- Associated Press - Tuesday, December 16, 2014

SIOUX FALLS, S.D. (AP) - A partnership between the state and private groups will allow for a $56 million investment in four rail projects across South Dakota.

Gov. Dennis Daugaard on Tuesday announced that the projects include the reconstruction of more than 40 miles of rail line between Chamberlain and Presho, construction of railroad sidings in Aurora and Huron, and upgrades to the Sioux Valley Line in southeast South Dakota and the Britton Line in the northeast part of the state.

Daugaard said the investments will spur economic development in the state.

“The state has long recognized the importance of rail transportation as part of an integrated component of South Dakota’s intermodal transportation plan,” Daugaard said. “The investments we make in rail today will have a positive impact for decades to come.”

A breakdown of the projects:

- $29.9 million will be used in the reconstruction of the rail line from Mitchell to Rapid City. The project between Chamberlain and Presho will upgrade 42.6 miles of rail line to handle modern rail traffic.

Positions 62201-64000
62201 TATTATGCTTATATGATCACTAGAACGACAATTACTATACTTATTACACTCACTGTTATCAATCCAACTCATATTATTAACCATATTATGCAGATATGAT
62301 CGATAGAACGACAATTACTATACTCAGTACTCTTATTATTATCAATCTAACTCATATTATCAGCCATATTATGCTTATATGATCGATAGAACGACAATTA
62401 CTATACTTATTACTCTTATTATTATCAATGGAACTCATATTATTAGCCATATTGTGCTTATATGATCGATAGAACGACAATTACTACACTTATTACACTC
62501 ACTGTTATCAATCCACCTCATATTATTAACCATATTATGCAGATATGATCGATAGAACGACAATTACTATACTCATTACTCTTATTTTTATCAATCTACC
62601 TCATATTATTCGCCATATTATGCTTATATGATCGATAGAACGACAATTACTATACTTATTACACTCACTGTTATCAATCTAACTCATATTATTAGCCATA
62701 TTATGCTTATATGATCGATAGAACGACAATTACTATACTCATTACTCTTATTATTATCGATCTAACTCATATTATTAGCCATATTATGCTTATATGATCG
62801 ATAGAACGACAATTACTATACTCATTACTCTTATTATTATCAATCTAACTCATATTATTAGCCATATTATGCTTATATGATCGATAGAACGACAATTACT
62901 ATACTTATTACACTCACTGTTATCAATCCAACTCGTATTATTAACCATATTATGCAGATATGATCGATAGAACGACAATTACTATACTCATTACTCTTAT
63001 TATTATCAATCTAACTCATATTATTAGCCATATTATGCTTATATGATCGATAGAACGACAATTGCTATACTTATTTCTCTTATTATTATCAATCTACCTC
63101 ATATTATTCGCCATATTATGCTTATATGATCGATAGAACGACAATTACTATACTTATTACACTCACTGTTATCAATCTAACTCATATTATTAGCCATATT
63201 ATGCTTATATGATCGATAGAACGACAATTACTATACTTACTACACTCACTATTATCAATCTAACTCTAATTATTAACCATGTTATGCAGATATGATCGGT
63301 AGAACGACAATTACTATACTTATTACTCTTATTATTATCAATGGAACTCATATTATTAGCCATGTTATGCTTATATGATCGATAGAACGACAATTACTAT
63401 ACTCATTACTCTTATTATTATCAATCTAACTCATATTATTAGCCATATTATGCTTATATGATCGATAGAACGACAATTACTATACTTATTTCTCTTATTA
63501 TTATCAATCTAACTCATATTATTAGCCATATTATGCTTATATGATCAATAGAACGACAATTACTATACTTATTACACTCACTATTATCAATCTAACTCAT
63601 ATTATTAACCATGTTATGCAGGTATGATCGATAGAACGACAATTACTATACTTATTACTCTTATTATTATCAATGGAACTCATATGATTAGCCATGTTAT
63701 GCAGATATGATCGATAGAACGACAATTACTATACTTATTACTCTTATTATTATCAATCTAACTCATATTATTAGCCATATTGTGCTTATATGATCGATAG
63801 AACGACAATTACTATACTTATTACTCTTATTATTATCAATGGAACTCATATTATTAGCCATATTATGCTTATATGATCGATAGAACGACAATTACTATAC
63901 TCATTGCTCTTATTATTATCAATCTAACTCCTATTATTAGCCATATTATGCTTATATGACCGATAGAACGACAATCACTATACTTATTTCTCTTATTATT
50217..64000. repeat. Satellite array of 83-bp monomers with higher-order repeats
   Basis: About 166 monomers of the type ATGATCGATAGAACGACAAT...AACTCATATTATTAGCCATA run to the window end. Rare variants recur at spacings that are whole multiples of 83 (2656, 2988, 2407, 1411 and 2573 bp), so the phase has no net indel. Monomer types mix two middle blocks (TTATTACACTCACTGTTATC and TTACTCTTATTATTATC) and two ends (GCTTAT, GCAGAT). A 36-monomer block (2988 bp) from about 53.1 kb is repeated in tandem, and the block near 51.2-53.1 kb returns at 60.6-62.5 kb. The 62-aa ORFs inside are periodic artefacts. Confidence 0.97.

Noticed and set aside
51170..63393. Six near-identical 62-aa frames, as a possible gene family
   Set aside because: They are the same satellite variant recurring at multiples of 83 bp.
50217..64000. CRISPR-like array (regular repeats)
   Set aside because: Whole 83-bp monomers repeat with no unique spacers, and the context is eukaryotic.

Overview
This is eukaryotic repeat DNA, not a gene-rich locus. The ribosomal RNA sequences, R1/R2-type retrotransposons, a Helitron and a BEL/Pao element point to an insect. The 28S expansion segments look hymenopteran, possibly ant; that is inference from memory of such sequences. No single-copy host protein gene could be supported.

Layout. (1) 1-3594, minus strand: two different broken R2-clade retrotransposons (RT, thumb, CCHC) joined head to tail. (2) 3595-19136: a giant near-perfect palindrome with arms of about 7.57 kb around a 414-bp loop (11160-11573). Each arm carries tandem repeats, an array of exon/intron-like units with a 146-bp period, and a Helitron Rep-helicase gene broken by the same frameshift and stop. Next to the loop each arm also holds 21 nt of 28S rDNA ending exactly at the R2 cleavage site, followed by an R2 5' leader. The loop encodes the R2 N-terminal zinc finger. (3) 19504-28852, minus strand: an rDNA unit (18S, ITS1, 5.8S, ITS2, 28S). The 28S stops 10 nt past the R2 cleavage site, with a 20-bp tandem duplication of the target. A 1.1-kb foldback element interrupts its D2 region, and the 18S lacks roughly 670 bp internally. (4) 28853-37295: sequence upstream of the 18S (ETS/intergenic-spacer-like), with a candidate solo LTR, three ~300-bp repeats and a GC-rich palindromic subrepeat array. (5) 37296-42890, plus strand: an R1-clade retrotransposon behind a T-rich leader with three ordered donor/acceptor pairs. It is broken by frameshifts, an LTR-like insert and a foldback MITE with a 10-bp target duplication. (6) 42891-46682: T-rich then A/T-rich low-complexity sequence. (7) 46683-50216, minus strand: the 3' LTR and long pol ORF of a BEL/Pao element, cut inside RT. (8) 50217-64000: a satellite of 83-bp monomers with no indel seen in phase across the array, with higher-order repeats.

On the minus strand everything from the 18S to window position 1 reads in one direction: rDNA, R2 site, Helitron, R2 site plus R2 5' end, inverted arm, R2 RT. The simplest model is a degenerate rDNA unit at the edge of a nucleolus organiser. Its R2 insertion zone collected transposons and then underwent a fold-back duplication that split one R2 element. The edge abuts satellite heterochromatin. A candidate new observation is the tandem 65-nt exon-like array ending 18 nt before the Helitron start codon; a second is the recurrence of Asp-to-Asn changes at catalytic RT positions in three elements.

- $7.5 million will be spent in constructing two new railroad sidings along the old DM&E; line. The project includes a 10,000-foot siding in the Huron area and a 7,500-foot siding near Aurora.

- $7.3 million will be invested in improvements of the Sioux Valley Line in southeast South Dakota. The project includes upgrades to nine bridges on the line, which will allow the line to handle 286,000-pound rail cars. A section of track that is currently in an area subject to landslides will be moved also as part of the project.

- $11.5 million will go toward the improvement of the Britton Line in northeast South Dakota. The funds will pay for the construction of the south leg of a triangular junction at Jarrett Junction and replacing 29 miles of light rail with heavy rail to enable the railroad to handle heavy modern traffic.

Daugaard says the upgrades will also lead to the construction of a new grain-handling facility in Britton and a grain shuttle loading facility in Kennebec. Each facility’s price tag was estimated at $40 million.


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